The Type-2 EV Plug is a three-phase charging system used mostly in Europe, and while it bears some similarity to the US’s J1772 plug, Type 2 has three live phases, rather than just one with seven pins against the standard five-pin of the J1772.
🔑 Key Characteristics:
1️⃣ Can charge up to 43kW
2️⃣ Uses three phase lines instead of one
3️⃣ Available in CCS for DCFC
4️⃣ Is the standard connector for European EVs and widespread convenience
So let’s look at this connector in more detail and find out where it stacks up against other EV plugs and connections.
Understanding The Type 2 EV Plug Used In Europe
Our cousins across the Atlantic use three-phase power, so the IEC 62196 Type 2 EV plug or Mennekes plug– named for the German Company that produced it- differs slightly from our EV charging connector types in the US.
This is Europe’s standardized EV charging plug (for AC) that uses a 240V 3-phase power infrastructure, so let’s examine the design and structure of the components of the Type 2 connector.
The Type 2 EV Plug–Pin Configuration
The J1772 plug, the most common charging cable in the USA, has five pins, with a single live, single neutral, and single earth pin and two smaller pins called the Proximity Pilot pin and the Control Pilot pin.
The Type 2 EV plug has seven pins. You also have the Control Pilot and Proximity Pilot like the J1772, and you have three AC pins that allow more current to pass into the charger and so charge the electric car faster than the J1772 could.
The Protective Earth (PE) Pin is located in the center of the plug, while the live AC L1 is located on the right side of the male plug (M) and the left side of the female plug (F).
The second live AC Line, or L2, is located on the bottom right (M) and bottom left (F), respectively, while the L3 line is located on the bottom left (M) and bottom right (F).
The Proximity Pilot is located top left (M) and top right (F) and is designed to prevent the cable from moving while charging. It has a switch connected to the release latch that stops charging and allows disconnection of the plug once charging is complete.
The Control Pilot uses PLC communication (as does the J1772) to provide information on the charging rate, maximum current level, and when to start and stop charging. This pin is located on the top right (M) and top left (F) of the Type 2 EV charging cable.
Advantages Of The Type 2 Charging Cable
Across Europe, the Type 2 EV connector is the most commonly used for EV charging; just about every EV can charge using this charging cable.
All EVs made for the European market use the Type 2 plug, including the Audi eTron, BMW i3, KIA, Jaguar I-Pace, Renault, Mercedes Benz EQC, Nissan Leaf, and many others. This EV charging cable is ideally suited for high-capacity electric cars.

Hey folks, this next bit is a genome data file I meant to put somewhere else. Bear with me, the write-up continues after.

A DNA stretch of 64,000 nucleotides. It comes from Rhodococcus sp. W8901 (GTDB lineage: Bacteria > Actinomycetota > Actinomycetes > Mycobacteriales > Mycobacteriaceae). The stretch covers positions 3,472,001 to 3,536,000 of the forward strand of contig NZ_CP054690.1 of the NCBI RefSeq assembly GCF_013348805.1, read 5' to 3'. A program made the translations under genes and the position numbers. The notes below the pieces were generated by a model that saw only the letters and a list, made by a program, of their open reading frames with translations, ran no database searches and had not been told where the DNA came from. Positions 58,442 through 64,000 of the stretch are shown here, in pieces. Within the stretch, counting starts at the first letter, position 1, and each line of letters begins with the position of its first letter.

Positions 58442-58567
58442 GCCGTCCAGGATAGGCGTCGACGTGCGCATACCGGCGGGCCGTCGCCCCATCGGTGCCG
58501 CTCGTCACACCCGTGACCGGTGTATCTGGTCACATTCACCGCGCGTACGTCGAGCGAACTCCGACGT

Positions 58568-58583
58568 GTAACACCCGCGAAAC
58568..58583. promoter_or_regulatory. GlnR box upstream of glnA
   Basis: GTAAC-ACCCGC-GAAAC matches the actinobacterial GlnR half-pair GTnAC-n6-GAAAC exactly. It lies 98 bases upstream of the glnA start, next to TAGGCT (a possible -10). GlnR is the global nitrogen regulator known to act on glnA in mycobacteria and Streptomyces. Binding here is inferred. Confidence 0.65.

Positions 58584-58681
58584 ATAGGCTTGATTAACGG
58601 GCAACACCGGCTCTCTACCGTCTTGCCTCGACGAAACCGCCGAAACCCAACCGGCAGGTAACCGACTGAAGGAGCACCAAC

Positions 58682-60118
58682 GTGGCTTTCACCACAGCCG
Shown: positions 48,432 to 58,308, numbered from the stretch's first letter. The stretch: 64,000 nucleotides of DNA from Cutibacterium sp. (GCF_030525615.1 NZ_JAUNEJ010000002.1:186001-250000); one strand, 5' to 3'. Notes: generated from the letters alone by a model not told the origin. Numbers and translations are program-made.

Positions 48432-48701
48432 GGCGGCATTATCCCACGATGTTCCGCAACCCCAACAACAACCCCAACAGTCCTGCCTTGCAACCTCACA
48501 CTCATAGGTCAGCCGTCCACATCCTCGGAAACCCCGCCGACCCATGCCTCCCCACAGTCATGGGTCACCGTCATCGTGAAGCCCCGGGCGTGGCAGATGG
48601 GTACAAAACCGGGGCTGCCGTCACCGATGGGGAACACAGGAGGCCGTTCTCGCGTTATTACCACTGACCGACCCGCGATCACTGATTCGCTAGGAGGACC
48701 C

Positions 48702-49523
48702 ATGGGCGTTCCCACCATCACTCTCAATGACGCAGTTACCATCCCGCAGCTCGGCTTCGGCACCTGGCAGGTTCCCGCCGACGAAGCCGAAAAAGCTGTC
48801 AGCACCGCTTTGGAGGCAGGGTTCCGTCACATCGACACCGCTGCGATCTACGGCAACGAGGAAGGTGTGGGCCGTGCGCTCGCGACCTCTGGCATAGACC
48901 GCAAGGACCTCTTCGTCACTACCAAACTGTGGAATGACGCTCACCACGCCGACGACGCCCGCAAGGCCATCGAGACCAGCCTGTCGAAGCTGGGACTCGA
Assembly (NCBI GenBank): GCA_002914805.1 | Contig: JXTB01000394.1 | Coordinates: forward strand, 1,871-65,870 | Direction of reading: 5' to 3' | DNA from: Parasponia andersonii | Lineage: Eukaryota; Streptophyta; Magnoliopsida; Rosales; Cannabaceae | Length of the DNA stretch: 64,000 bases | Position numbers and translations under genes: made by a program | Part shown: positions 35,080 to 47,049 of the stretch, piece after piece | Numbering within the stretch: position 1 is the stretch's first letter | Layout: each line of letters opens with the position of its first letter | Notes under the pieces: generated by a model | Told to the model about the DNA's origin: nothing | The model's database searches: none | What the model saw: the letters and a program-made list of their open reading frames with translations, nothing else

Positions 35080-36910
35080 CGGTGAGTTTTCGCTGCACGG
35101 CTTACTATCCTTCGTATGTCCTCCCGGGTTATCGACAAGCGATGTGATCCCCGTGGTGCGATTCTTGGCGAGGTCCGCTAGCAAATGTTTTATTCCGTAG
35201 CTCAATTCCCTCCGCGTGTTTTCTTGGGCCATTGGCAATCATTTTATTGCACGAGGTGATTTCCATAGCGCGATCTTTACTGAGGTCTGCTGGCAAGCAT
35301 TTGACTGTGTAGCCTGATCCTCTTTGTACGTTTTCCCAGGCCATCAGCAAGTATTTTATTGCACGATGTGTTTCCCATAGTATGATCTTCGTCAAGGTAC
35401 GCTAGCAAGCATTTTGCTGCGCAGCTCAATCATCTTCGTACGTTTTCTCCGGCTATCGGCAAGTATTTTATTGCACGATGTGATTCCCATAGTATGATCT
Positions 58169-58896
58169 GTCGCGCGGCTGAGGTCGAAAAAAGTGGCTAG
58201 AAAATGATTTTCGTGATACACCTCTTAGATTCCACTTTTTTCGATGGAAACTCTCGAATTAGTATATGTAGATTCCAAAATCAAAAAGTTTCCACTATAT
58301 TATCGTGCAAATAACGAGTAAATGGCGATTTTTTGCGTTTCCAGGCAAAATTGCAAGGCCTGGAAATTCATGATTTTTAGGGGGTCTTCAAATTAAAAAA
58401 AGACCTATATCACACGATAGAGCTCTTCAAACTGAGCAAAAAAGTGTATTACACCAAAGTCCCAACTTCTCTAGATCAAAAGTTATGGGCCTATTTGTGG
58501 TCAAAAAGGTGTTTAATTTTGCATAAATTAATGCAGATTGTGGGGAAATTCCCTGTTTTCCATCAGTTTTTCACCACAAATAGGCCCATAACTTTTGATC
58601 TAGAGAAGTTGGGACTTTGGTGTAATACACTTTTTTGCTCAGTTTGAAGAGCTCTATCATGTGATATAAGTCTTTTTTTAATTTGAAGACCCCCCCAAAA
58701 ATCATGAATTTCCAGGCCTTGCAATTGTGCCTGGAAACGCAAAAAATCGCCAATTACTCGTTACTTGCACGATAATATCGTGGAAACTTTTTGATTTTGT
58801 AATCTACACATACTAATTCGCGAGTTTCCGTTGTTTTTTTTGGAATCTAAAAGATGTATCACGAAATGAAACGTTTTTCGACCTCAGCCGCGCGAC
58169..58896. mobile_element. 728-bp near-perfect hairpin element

The Type 2 EV Plug – Charging Speed
Compared to the J1772 plug, the Type 2 plug has faster charging capacity as it can achieve a maximum of 43kW on a three-phase 400V public charger vs. 19.2 kW on a single phase.
Although the J1772 can operate at higher kW levels on an 80A circuit, it can only achieve a maximum of 19.2 kW on a 240V circuit.
At home, the Type 2 charger can achieve up to 22kW, making it slightly faster than the J1772 plug in the US, as it runs off a 230V/32A circuit.
The Type 2 EV plug is considered a rapid charging AC plug, able to charge an EV to 80% capacity in as little as 20-40 minutes, depending on the battery’s charge state and capacity.
While not nearly as fast as DCFC chargers which can get from 100kW to 350kW, the Type 2 EV Plug is faster than the USA’s J1772, even at level 2 charging.
Type 2 EV Plug Vs CCS Vs CHAdeMO
In Europe, CCS (Combo 2) and CHAdeMO have been the fast-charging DC standard for the last ten years, and Type 2 is the standard for AC charging.
The DCFC platform is far quicker and more powerful than any AC system, so the charging rates for CHAdeMO and CCS outperform Type 2 EV plugs.
It is worth noting that the CHAdeMO plug is the standard for DCFC in Japan, and while it is losing out to the CCS plug in the USA, it remains a popular and available option for EV owners with Japanese cars.
There is also the Type 1 EV plugin Europe and this is the slowest charging cable as it operates off a single phase from a 230V 32A circuit and provides around 7kWh of charge.
Remember, though, that Europe has a standard 230V/240V domestic supply while the US has a 120V supply, and a 240V supply for level 2 charging requires a professional installation.
Is J1772 The Same As Type 2?
No, these are different plugs, with the primary difference being the seven-pin three-phase configuration of the Type 2 EV plug against the five-pin single-phase configuration of the J1772.
While the Proximity Pilot and Control Pilot pins are present in both plugs, they are not positioned in the same place as the J1772 pins are positioned just above the PE or ground pin to the left and right.
In contrast, the same pins are located above the AC pins in the top left and top right corners of the Type 2 EV plug.
The Type 2 EV Plug is unique to Europe in terms of the AC standard, but if you have used a CCS plug, the configuration is identical to the Type 2 plug, with the addition of the two DCFC pins allowing for a fast charge.
Compared to the J Plug in America, the Type 2 can deliver a better kW output at commercial AC charging stations but performs similarly on a 240-volt residential circuit.